Sulfur-modified biochar as a soil amendment to stabilize mercury pollution: An accelerated simulation of long-term aging effects

Bin Zhao, David O'Connor, Zhengtao Shen, Daniel C.W. Tsang, Jörg Rinklebe, Deyi Hou

Research output: Journal article publicationJournal articleAcademic researchpeer-review

63 Citations (Scopus)


The stability of mercury (Hg) contamination in soil environments can change over time. This has implications for agricultural sites under long-term management after in situ treatment involving soil amendments. In this study, rice husk biochar (RHB) and sulfur modified rice husk biochar (SRHB) were synthesized and applied (dosage = 5% dry wt.) to a Hg polluted agricultural soil collected from Guizhou province, Southern China (soil total Hg content = 28.3 mg/kg; C = 2%; and, S = 0.1%). The long-term stabilization effectiveness of the soil treatments was evaluated by a combined approach involving: (i) accelerated aging for 104 simulated years; (ii) soil extraction as a proxy for plant uptake; and, (iii) sequential extraction to identify Hg fractions. The SRHB amendment raised the soil's total S content by approximately an order of magnitude (to 0.9%), which remained at a generally constant level throughout the simulation. The initial pH levels for the untreated and treated soils were alkaline and remained between 7.0 and 7.5 for the first 50 years of simulated aging, before decreasing as the simulation time increased further. The pH of the SRHB treated soils did not drop below that of untreated soils during the simulation. Soil extraction tests with 0.1 M HCl solution indicated that RHB and SRHB treatments could effectively immobilize the Hg in soil for at least 50 and 75 simulated years, respectively. At simulated year 50, the amount of Hg extracted from RHB and SRHB treated soils was <200 ng/L and <100 ng/L, respectively. Thus, showing SRHB to be a particularly promising remedial option. The soil Hg was mostly associated with the stable sequential extraction fractions (F3-5). By the end of the simulation, the F5 fraction for SRHB and RHB treated soils reduced by 44.6%, and 42.0%, respectively, whereas the F4 fraction increased by >400% in both cases. In summary, SRHB may provide long-lasting Hg stabilization at contaminated sites. Therefore, further research toward the development of this stabilization technology is warranted.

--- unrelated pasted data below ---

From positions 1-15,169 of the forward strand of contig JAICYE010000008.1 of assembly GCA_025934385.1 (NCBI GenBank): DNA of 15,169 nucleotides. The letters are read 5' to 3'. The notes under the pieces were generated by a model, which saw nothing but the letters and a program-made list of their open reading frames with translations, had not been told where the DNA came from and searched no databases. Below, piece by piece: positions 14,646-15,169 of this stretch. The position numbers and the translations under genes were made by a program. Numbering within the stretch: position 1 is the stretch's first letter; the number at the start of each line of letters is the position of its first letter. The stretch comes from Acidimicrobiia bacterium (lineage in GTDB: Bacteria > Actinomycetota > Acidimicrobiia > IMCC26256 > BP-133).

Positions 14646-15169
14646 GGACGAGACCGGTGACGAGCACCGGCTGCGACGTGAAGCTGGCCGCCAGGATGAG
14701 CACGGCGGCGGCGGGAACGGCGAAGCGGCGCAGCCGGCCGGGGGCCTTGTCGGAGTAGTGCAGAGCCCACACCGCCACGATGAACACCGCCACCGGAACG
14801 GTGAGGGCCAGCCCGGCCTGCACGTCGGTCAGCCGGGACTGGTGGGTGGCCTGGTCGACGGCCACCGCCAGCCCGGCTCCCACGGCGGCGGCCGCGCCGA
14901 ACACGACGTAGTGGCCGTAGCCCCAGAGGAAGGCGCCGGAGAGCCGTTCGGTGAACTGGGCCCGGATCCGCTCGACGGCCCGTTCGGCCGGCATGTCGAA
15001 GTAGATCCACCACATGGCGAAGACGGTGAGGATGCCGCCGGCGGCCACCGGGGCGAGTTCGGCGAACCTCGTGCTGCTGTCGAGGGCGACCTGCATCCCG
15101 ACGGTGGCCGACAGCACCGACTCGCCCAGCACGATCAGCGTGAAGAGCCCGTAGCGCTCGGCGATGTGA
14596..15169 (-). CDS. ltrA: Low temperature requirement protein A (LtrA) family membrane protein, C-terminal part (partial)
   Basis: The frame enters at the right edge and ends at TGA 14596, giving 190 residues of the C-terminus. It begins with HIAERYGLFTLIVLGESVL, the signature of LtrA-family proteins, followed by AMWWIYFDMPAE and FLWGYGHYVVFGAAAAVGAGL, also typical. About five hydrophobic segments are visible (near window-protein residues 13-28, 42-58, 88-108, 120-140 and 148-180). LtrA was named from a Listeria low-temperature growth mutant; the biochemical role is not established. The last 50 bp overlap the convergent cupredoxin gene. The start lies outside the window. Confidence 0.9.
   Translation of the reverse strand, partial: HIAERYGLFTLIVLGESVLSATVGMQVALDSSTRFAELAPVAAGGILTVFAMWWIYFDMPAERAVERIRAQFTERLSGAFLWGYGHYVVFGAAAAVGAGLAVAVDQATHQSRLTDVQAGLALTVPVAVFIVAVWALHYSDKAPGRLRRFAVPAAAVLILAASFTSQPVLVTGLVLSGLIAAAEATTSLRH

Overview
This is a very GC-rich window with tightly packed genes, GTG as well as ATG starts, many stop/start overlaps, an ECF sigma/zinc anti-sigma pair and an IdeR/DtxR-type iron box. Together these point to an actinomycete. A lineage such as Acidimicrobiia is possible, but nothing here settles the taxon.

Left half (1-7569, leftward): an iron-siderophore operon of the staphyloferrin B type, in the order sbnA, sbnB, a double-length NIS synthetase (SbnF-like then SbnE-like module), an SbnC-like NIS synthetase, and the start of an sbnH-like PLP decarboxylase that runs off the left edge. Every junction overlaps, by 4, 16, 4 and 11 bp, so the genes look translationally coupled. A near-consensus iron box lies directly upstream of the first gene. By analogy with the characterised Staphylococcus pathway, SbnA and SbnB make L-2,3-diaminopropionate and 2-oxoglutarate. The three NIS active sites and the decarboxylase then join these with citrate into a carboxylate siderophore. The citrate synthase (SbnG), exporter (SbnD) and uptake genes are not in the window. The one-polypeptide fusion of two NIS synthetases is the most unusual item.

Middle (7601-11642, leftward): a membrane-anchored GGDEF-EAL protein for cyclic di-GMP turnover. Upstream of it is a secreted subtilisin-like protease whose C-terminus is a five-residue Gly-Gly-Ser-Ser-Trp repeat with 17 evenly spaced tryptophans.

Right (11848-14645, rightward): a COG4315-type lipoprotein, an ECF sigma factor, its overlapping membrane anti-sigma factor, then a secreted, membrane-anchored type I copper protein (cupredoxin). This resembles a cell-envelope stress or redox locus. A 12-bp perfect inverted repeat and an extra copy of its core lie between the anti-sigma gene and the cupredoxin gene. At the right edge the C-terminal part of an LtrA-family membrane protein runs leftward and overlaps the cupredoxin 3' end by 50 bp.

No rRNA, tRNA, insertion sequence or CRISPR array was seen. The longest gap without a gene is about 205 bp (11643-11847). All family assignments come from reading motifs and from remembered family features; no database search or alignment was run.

Original languageEnglish
Article number114687
JournalEnvironmental Pollution
Publication statusPublished - Sept 2020


  • Hg contamination
  • Metal bioavailability
  • Soil stabilization
  • Sorption
  • Sustainable remediation

ASJC Scopus subject areas

  • Toxicology
  • Pollution
  • Health, Toxicology and Mutagenesis


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